Saturday, January 22 2022

Officer implicated in Turpin child abuse case faces public appeals asking California state to suspend or revoke his real estate license.

Vanessa Espinoza was a former Deputy Public Guardian tasked with helping Turpin’s seven oldest children navigate life after escaping from their parents’ abusive home. She also worked part-time in real estate during this period, ABC News reports.

Vanessa Espinoza

Now Espinoza is the subject of a new change.org petition who is asking the California Department of Real Estate to investigate whether she has done enough to meet the needs of older Turpins as she juggles those responsibilities and her career in real estate.

The petition surfaced after a recent ABC News “20/20” report detailed the conditions under which the 13 Turpin children were forced to live by their parents – including years of isolation, physical abuse and neglect, with limited access to food or toilet. clothes. The report also described their difficulty in finding safe housing and other services in the years following their rescue.

Espinoza was part of this larger effort to help the Turpin siblings and help them achieve a sense of normalcy and security they never experienced in their parents’ home.

But some of the grown children said Espinoza was unwilling to answer even basic questions to help them adjust to life outside those gates, including how to use public transport or cross the street. safely.

“She would just say to me, ‘Just go to Google,'” Joshua Turpin, one of the older siblings in the family, told ABC News.

Espinoza did not immediately return a phone call from Inman requesting comment.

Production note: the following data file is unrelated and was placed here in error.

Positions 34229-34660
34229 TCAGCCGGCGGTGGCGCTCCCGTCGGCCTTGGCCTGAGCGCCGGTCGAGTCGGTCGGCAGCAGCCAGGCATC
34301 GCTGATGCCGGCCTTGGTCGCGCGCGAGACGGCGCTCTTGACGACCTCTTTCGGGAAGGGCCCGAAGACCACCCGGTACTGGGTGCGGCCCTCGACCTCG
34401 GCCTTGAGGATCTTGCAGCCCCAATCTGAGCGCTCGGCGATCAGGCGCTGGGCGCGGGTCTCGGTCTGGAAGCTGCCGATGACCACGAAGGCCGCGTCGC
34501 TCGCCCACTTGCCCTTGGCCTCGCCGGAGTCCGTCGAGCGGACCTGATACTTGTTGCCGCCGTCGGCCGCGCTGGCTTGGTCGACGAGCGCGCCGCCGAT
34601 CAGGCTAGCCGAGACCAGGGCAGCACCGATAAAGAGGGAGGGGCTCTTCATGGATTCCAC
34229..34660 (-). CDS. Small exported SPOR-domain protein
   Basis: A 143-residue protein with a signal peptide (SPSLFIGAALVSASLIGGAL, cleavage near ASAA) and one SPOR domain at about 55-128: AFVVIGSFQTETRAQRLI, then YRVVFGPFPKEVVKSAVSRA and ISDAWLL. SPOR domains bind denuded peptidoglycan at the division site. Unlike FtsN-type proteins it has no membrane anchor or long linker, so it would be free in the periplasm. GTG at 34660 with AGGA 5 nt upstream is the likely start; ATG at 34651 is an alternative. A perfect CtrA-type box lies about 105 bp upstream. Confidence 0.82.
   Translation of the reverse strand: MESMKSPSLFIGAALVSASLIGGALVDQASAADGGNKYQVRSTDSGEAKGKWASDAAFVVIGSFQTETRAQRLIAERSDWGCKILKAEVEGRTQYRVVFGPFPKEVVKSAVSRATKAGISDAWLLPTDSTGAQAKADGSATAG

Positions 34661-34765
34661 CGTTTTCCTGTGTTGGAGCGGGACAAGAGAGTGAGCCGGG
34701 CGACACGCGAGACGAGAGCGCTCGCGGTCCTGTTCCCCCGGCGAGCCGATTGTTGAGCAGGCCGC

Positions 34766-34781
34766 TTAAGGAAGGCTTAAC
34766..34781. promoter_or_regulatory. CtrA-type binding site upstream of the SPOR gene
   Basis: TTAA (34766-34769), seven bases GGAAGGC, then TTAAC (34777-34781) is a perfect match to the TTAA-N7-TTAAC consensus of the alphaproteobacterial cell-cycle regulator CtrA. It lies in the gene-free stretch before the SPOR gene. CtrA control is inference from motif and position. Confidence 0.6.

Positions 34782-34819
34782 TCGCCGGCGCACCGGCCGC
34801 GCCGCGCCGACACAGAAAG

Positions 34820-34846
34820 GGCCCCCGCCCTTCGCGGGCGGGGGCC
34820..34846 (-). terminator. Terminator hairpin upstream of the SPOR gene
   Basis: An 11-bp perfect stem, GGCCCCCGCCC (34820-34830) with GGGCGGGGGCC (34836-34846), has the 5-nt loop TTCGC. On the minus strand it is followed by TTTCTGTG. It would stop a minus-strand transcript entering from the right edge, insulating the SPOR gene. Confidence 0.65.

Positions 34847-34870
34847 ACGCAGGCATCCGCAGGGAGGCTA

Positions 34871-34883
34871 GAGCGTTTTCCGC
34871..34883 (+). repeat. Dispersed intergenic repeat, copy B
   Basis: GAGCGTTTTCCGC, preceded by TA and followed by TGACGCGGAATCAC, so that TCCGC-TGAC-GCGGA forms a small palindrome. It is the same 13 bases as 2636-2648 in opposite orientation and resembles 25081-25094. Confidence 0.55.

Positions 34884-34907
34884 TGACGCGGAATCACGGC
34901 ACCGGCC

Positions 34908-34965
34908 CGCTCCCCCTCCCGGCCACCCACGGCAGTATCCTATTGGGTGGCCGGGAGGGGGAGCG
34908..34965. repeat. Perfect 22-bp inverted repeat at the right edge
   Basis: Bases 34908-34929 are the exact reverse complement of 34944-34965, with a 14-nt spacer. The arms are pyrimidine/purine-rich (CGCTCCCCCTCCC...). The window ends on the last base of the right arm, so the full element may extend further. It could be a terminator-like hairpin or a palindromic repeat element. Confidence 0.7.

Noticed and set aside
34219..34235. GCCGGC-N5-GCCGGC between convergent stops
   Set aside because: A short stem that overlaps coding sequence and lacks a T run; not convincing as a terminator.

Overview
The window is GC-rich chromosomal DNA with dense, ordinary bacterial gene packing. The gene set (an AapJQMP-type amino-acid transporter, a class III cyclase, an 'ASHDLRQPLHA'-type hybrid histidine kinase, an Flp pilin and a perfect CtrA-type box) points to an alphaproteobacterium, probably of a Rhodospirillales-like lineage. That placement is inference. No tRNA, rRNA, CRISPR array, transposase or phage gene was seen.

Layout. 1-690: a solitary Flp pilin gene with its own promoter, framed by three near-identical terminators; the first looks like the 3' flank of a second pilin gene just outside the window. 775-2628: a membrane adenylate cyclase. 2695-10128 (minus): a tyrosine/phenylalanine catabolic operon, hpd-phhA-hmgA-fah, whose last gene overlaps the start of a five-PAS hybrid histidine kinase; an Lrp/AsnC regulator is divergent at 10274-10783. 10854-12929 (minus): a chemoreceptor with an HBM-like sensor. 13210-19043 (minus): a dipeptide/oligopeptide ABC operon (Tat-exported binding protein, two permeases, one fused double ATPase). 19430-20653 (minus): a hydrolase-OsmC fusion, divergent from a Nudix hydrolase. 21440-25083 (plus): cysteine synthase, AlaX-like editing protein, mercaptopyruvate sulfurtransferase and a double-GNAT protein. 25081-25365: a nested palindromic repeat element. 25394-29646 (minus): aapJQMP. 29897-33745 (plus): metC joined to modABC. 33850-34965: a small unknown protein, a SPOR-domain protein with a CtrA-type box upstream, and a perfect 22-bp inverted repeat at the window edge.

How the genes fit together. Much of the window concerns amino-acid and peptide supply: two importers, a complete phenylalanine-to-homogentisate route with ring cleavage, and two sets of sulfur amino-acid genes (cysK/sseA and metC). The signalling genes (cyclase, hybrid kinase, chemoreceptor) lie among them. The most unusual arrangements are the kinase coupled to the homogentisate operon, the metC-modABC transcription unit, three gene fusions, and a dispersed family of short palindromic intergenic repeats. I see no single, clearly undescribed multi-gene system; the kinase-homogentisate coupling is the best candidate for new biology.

In its first three days, the online petition garnered more than 1,300 signatures in favor of removing Espinoza from its real estate license, or at least suspending it.

“[Espinoza’s] the lack of professionalism and dereliction of duty in his work with the Turpins and Riverside County suggests unethical and dishonest traits that may hamper his responsibilities in real estate, ”the petition states.

The California Real Estate Department did not immediately respond to an email from Inman asking if Espinoza’s license was under review.

Prior to his time with the Turpins, Espinoza worked for the law firm of Jack Osborn, the court-appointed lawyer for adult children.

She left Osborn’s cabinet for the position of Public Guardian, according to ABC News. This business relationship was leaked to court, Osborn told the outlet.

Espinoza’s real estate work includes time with Century 21, according to his corporate Facebook page. It was not known with which brokerage, if any, she is working now.

Espinoza has not worked for the Office of the Public Guardian since Aug.21, a county spokeswoman told ABC News.

In its report, the outlet said Espinoza did not respond to repeated requests for comment and avoided their cameras on one occasion.

The children’s parents, David and Louise Turpin, pleaded guilty in 2019 to 14 counts and are serving life sentences. The charges ranged from cruelty to children to torture and forcible confinement.

Authorities learned of the abuse in 2018 when Jordan Turpin, then 17, came out of a window and called 9-1-1 on a cell phone to report that three of his siblings were chained to the House. Police arrived at the house to find the other children bruised, malnourished and unwashed. Seven of them were over 18 at the time.

The children had not been to school and had virtually no contact with strangers or the outside world. Concepts like medicine were foreign to Jordan during his first conversation with the police, which was captured by a department camera.

In the years since their release from home, some of the Turpin children have struggled to find suitable housing and other services, ABC News reported.

“Have we seen children sometimes not having a safe place to live or stay? Yes. Did they have enough food at times? They didn’t, ”Riverside County director of victim services Melissa Donaldson told the news agency. “They had to go to churches and eat because they didn’t know how to handle their money… and some were homeless sometimes. “

Email Daniel Houston


Source link

Previous

Indigo residents want to keep Daytona golf course | New

Next

Brookfield Infrastructure renews its issuer in the normal course of business

Check Also